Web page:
Plastics, plastics. My column on Monday about four Rodale editors who were trying to lessen their use for a week has gotten a lot of response.
Many readers would like to emulate them. Another guy thought they should get a life. "Face it," he said, "plastics are everywhere." Well, that was kind of the point. And the editors decided that a realistic goal would be to not try to avoid them altogether, but just be more conscious of what they were using and, as a result, use less.
West Chester's Craig Blizzard has spent his career in plastics, and he commented with what is probably the most thought-provoking response I got. He has three tenets of plastic use. Here's what he wrote:
First, if one wishes to reduce personal plastic consumption for solid waste reasons, immediately stop consuming things which overuse plastic packaging since not many humans actually consume plastics per se. Glaring examples include soft drinks/beer at the stadium in heavy polypropylene cups, fast food pre-packaged salads in glossy polystyrene plates and lids, windshield wipers in their annoying polyvinyl chloride sleeve packages and TV sets, etc. swathed in polystyrene and polyethylene foam.
Second, if one wishes to reduce personal plastic consumption for personal health reasons such as a fear of any detectable level of plastic additive migration, stop consuming things packed/conveyed in plastics altogether. Every plastic can be made to exfoliate its chemical additives under some set of (possibly extreme) laboratory conditions if that’s what the researcher wants to demonstrate. Under normal usage of most things plastic, my scientific sense suggests that our breathing of the exhaust emissions from our >150 million vehicle fleet in North America is likely to be order-of-magnitude more damaging to individual health than any plastic additive migration and that one’s use of plastics is relatively riskless.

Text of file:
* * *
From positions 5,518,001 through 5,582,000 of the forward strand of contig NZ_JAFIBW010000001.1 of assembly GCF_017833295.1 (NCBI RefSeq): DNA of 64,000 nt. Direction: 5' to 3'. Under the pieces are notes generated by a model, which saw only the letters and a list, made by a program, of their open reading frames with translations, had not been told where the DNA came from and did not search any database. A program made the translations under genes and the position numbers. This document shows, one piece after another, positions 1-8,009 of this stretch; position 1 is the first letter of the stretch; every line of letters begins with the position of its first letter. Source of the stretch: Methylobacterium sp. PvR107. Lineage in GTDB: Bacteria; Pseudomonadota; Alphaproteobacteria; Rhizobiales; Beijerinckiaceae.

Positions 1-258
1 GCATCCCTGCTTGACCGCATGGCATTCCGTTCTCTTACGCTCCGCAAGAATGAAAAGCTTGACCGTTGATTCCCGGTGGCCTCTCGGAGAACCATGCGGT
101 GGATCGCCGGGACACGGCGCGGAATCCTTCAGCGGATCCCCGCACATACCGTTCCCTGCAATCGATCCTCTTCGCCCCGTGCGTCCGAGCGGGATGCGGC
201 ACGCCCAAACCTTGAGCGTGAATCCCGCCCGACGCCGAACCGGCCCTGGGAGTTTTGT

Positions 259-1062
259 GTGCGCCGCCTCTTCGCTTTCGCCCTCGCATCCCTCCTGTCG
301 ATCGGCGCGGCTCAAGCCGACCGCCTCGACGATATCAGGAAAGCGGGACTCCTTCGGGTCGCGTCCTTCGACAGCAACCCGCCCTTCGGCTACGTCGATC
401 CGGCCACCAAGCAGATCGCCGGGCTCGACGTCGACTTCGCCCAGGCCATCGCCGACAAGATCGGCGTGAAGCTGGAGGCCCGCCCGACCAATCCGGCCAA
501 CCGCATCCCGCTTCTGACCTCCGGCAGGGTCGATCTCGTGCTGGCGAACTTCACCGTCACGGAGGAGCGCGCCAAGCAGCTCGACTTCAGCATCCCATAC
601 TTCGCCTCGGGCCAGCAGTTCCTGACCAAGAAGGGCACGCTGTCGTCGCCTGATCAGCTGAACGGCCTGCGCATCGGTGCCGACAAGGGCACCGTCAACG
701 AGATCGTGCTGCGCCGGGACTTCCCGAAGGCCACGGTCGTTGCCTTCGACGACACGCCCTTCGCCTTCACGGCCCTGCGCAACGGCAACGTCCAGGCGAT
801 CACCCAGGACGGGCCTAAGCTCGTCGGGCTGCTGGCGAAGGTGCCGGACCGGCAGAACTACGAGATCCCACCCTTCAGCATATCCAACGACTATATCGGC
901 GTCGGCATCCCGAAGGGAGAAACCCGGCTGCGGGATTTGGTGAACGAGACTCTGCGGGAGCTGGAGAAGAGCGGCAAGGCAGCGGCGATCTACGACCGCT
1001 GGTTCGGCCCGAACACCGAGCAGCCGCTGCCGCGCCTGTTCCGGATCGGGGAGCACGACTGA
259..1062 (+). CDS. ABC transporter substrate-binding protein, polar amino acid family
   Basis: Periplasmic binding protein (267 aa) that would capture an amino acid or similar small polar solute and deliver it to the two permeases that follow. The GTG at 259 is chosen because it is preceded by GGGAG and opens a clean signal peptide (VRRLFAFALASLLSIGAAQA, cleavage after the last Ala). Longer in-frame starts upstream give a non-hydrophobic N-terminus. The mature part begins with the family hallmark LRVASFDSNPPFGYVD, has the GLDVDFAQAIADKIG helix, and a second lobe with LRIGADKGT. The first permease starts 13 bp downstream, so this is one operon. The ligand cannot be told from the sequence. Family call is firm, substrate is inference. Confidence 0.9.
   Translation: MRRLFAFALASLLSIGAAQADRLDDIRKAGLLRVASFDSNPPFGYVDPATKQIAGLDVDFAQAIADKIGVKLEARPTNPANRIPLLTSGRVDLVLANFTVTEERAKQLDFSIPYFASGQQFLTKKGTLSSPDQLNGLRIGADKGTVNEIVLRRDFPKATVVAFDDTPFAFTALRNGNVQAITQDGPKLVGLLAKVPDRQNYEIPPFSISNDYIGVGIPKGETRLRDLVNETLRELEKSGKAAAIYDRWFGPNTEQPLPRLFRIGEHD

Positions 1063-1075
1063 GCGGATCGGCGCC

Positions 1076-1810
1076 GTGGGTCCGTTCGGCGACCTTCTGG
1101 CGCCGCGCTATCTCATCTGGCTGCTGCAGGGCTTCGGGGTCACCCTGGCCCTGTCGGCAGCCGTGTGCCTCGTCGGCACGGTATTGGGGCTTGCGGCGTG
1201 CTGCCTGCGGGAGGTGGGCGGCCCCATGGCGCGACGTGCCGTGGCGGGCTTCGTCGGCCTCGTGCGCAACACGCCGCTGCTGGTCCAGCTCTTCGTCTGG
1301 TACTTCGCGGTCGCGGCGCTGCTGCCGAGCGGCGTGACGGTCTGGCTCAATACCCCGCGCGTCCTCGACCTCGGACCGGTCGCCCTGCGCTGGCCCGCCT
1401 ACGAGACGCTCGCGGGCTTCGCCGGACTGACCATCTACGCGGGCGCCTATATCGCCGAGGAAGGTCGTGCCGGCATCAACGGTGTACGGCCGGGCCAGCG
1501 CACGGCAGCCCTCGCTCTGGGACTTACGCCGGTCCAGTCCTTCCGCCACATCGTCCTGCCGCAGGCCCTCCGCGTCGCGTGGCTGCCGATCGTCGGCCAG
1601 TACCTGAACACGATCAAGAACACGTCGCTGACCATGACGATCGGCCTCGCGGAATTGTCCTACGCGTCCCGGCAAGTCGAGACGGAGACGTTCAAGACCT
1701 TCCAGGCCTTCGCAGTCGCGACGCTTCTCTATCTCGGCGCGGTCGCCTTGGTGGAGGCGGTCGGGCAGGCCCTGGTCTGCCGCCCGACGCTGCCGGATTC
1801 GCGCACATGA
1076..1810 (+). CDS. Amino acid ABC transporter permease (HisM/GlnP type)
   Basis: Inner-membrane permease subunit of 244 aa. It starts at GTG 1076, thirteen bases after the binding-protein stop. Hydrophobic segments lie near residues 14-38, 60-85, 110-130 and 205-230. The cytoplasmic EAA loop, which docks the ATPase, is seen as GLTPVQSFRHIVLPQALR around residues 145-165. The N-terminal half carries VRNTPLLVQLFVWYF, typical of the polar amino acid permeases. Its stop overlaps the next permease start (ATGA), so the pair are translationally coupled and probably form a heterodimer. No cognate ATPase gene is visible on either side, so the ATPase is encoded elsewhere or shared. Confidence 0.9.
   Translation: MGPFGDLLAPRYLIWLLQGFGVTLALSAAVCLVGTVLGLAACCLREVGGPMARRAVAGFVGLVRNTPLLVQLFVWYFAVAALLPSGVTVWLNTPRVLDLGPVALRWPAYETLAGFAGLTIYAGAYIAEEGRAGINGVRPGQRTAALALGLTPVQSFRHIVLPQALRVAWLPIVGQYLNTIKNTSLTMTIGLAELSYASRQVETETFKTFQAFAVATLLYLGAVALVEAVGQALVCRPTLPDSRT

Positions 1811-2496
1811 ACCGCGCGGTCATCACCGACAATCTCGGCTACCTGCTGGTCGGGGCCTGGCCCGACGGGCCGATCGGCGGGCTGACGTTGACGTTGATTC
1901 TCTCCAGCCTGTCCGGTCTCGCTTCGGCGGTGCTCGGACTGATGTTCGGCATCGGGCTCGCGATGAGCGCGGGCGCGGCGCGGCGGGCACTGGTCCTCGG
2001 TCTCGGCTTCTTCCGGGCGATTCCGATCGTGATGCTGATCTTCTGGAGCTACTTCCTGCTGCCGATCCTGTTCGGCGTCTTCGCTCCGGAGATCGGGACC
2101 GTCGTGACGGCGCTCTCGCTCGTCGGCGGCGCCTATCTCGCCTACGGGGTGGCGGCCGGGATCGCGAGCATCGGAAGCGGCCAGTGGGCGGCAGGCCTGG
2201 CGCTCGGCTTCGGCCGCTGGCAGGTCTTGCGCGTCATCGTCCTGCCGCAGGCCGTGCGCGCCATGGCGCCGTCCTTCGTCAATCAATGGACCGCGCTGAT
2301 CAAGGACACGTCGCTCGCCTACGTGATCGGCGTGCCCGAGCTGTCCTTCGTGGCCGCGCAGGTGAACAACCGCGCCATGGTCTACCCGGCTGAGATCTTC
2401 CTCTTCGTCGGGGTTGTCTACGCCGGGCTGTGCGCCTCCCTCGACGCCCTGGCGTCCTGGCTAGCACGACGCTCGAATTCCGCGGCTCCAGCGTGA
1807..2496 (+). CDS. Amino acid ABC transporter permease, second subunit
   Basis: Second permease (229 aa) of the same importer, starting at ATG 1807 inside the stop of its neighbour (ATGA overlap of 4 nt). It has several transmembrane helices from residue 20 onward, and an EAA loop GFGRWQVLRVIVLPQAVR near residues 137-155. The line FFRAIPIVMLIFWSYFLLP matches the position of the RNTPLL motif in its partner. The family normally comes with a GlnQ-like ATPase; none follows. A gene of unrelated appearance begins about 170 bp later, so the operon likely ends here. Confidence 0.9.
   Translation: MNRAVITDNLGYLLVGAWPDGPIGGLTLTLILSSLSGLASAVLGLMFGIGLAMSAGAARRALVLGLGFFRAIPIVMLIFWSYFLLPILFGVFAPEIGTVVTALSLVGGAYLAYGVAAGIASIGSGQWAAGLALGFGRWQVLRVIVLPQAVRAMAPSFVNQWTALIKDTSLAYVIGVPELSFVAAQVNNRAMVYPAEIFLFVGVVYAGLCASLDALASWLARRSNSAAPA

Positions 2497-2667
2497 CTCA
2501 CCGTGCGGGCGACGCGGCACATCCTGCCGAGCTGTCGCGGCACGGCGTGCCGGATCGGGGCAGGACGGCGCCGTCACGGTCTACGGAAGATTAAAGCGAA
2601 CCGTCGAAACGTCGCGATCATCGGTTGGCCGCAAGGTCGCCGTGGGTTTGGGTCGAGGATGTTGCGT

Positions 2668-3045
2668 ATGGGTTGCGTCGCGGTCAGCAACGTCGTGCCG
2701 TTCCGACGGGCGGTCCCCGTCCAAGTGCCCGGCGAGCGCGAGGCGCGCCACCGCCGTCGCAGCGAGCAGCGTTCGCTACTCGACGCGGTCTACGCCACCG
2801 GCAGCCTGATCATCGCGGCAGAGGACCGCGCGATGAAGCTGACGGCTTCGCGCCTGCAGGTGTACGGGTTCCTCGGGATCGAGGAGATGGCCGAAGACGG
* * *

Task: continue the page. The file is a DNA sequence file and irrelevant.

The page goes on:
Third, if one wishes to reduce personal plastic consumption for energy conservation reasons, better and easier to reduce personal auto travel by 5-10%. The energy conservation by that action would likely dwarf the total energy content of the amount of plastics even the “greenest” person could reasonably save by meticulously reducing his/her consumption. Plastics are not a “low hanging fruit” in energy conservation. (Response from Sandy: What about both?)
Each of these tenets involves a tradeoff usually economic. We use plastic to save time and money. If that savings is irrelevant/unattractive to a given individual, so be it.
Thank you, Craig Blizzard!